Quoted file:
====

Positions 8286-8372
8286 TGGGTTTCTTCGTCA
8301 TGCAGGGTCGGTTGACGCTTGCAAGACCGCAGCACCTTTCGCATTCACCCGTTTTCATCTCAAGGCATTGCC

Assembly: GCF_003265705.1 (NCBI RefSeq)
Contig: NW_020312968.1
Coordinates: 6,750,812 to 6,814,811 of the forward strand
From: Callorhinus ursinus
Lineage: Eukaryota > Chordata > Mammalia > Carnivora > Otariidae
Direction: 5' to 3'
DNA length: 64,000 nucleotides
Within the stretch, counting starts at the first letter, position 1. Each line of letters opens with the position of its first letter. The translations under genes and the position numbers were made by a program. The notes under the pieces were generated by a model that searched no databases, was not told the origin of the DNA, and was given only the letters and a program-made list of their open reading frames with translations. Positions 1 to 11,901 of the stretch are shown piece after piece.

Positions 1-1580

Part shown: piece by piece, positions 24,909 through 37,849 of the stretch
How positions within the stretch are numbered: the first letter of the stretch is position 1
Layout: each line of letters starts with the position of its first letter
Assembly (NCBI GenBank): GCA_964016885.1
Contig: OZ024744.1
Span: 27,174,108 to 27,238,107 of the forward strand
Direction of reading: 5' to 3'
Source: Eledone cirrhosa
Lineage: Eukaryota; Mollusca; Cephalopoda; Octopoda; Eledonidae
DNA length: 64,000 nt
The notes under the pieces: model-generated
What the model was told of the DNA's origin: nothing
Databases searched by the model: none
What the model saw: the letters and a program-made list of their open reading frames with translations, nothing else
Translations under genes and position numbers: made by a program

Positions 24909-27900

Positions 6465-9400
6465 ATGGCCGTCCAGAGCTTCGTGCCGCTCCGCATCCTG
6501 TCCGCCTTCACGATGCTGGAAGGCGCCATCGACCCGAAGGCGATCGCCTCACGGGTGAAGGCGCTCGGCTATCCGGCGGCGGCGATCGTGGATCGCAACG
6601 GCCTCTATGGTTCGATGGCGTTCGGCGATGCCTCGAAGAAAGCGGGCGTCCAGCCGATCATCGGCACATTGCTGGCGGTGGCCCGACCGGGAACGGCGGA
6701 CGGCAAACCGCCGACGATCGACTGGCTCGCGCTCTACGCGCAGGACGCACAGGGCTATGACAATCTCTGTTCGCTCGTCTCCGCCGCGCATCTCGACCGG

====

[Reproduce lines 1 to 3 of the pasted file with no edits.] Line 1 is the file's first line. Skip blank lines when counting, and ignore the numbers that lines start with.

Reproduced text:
Positions 8286-8372
8286 TGGGTTTCTTCGTCA
8301 TGCAGGGTCGGTTGACGCTTGCAAGACCGCAGCACCTTTCGCATTCACCCGTTTTCATCTCAAGGCATTGCC